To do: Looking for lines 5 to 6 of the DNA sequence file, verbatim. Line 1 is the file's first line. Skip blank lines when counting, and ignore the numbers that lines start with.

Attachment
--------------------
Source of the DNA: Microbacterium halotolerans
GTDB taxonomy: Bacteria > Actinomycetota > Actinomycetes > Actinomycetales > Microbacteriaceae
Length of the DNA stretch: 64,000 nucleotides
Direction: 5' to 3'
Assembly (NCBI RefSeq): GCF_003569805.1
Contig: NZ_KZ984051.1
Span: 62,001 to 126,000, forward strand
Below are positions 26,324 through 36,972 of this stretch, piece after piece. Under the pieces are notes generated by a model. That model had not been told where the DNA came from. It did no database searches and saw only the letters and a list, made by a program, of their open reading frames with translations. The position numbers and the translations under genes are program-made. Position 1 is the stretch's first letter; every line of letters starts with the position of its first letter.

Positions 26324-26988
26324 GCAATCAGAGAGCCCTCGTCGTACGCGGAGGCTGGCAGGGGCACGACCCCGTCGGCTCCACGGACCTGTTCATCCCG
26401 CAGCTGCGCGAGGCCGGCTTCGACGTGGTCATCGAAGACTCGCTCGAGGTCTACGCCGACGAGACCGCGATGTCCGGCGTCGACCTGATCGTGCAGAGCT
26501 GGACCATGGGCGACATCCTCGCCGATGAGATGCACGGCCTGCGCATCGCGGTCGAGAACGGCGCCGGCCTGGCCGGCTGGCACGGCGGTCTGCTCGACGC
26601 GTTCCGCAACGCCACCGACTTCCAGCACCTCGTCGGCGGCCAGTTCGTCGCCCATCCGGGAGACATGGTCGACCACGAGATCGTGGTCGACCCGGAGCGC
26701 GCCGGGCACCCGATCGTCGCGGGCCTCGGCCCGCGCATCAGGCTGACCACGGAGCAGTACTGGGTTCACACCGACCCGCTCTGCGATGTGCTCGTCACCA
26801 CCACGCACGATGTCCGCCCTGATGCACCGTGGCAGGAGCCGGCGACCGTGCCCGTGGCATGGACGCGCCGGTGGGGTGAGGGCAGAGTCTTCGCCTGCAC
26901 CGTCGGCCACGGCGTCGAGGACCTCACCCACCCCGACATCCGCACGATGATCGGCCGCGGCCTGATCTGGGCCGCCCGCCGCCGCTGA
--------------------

Assembly (NCBI RefSeq): GCF_003569805.1
Contig: NZ_KZ984051.1